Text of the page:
From burgers to burritos, these new chains are growing fast. Here are the stories behind their success.
Premium burgers in cool diner settings, Indian street food for the lunch crowd, made-from-scratch Middle Eastern dips – these are the new kids making a scene on the UK’s chain restaurant scene, adding to the familiar sights of Nando’s, Pizza Express, Wagamama, Zizzi and co.
From Byron to Bill's to Barburrito, we take a look at what they offer and why they’re doing so well.
Quality premium burgers, craft beers and a simple menu are three reasons behind Byron’s popularity. It’s the brainchild of Tom Byng, who set up the chain in 2007 after spending four years in the US and realising the UK was missing a restaurant which resembled his favourite diner.
There are 51 branches, 37 of them in London, with new openings in Bury St Edmunds and Canterbury later in 2015.
Byron uses ground fresh Scottish beef and puts quality over quantity in a short but sweet menu. Another unique selling point is its emphasis on craft beers. The regularly updated list includes the company's own Byron Pale Ale and Byron Lager, which is brewed and canned in collaboration with Camden Town Brewery in London.
Now with 63 restaurants, and new outlets opening in Taunton and Colchester, Bill’s eclectic menu has proved a big hit in the UK.
Its décor is another pull. Recipes and the day’s specials are chalked onto blackboards, while tins, jars and packets line the grocery shop-style shelves, and cutlery is stored in vintage oatmeal tins. There’s a dish for every food craving, from mezze and fishcakes to fresh fish and chicken curry, with a focus on using fresh produce and seasonal ingredients. It also offers breakfast, afternoon tea, cocktails and kids’ menus plus plenty of vegetarian and gluten-free options.
The man behind it is Bill Collison, who ran a high street greengrocer in Lewes, East Sussex. When a flood hit the town in 2000, and ruined his shop and his house, he had to start over. The result was Bill’s Produce Store and Café in 2001. With the help of Michelin-experienced chef Andy Pellegrino, they developed the menu. The rest, as they say, is history.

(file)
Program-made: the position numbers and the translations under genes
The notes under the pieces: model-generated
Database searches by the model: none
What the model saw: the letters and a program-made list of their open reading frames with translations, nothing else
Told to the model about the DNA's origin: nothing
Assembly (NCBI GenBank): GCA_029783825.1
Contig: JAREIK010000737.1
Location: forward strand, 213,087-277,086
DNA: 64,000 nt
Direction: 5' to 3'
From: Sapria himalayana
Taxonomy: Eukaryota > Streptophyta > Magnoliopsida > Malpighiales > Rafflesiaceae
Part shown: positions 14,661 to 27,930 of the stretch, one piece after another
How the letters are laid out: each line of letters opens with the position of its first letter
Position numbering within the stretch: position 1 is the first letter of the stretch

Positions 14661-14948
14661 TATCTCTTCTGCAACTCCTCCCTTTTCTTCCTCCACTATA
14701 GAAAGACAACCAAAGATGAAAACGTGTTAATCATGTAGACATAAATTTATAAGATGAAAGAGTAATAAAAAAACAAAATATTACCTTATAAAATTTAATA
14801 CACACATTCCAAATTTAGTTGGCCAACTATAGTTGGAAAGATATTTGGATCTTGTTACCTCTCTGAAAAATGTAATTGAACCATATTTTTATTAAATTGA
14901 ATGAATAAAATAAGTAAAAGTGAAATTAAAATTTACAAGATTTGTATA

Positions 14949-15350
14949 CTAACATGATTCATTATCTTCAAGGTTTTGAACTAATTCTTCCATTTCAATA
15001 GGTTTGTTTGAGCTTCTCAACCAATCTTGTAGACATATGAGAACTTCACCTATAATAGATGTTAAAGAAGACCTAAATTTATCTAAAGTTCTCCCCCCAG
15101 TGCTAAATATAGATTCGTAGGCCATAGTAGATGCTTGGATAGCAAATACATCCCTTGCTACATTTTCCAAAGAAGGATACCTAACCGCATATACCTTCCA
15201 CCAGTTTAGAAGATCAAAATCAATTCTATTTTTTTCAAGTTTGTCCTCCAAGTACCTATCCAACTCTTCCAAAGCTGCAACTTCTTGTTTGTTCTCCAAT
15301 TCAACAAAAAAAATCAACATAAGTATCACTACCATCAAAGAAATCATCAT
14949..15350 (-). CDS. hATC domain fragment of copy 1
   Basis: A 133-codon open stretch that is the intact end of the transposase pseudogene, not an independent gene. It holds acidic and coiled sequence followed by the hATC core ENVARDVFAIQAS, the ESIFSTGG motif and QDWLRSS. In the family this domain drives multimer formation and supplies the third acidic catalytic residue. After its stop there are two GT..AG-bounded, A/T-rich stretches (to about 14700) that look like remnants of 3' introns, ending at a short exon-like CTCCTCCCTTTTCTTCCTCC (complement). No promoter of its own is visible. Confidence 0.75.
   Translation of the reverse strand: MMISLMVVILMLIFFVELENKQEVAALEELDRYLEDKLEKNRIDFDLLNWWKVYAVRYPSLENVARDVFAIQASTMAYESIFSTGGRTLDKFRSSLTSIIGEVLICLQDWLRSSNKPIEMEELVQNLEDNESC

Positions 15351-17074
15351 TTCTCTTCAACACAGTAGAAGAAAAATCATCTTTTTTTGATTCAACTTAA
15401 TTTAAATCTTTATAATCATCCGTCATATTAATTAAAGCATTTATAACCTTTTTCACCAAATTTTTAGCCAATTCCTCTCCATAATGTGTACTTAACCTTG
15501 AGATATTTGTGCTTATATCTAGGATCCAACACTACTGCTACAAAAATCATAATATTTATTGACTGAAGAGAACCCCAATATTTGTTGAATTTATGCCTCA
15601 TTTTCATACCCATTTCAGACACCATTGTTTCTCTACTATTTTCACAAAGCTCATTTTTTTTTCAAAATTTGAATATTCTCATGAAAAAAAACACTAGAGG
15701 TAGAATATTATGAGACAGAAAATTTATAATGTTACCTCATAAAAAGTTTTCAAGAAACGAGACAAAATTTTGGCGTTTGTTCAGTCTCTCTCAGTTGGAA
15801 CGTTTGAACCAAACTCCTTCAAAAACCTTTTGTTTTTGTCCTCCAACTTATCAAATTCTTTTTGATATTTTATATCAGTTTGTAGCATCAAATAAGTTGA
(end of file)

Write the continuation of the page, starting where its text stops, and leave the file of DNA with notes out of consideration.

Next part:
Hummus Bros claims to the first eatery in the UK where hummus is used as a base for the main course. Whether it is the first or not, it’s certainly the most successful so far. With four branches in London and a track record in pop-up events, there are two to four new branches on the cards over the next 18 months.
It was created by Cambridge University graduates Christian Mouysset and Ronen Givon in 2005 who spotted a gap for healthy fast food during their studies. They’ve used equity crowdfunding site Seedrs to expand their outlets, raising over £300,000, exceeding their £250,000 target.
Christian says: “I think our concept is successful and expanding because we provide healthy Mediterranean food at a very reasonable price. We also cater to most food intolerances including gluten and lactose which are becoming a lot more common.”
Its appeal also lies in its commitment to fresh produce, with hummus and spreads made on-site every day. Bestsellers include the hummus with chicken or guacamole topping, tabbouleh, Greek salads and their fresh mint and ginger lemonade. For eat-in diners, there are communal bench tables.
A passion for Indian and Mexico food is the inspiration behind Wrapchic, which now has eight outlets in London, Birmingham, Southampton, Leicester, Coventry and Derby, serving the lunchtime and early evening dinner crowd.
This Birmingham-based Indian burrito chain was founded by Mahesh Raikar, who left his job at a Fortune 500 company to create Wrapchic – The Indian Burrito Company. It started with a stall in July 2012 in Birmingham’s city centre and plans to double its outlets over the next year or so.
Part of its appeal lies in the British love for Indian food – but not everyone fancies a curry at lunchtime or after work. Instead, Wrapchic serves Mexican-inspired wraps, burritos, tacos and ‘bowls’, but with Indian-inspired fillings such as paneer masala, fish malabari and chicken muglai. Accompanying them are sides such as toasted breaded samosas, Indian spiced chicken wings and refreshing lassi yogurt drinks.
Mexican food is enjoying something of a renaissance, thanks to street food restaurants like Wahaca and Barburrito. The latter is the UK’s first burrito bar chain and was launched by founder and CEO Morgan Davies in Manchester in 2005. It’s also the first burrito chain to go national with 12 stores across Liverpool, Leeds, Nottingham, London and its latest on 26 June 2015 in Cardiff’s St David’s Centre.
Plans are to have over 20 stores in the next two years, the target locations being city centres, shopping centres and travel hubs.
Dishes are made in front of customers and they pride themselves on flavour. The grilled chicken and steak are marinated for over 24 hours in a secret Barburrito spice mix, guacamole is made fresh in store daily and their Pinto and black beans are slow-cooked for two hours with lots of spices with cumin, onions and tomatoes. No preservatives are added on the basis that fresh food doesn’t need preserving, just eating.
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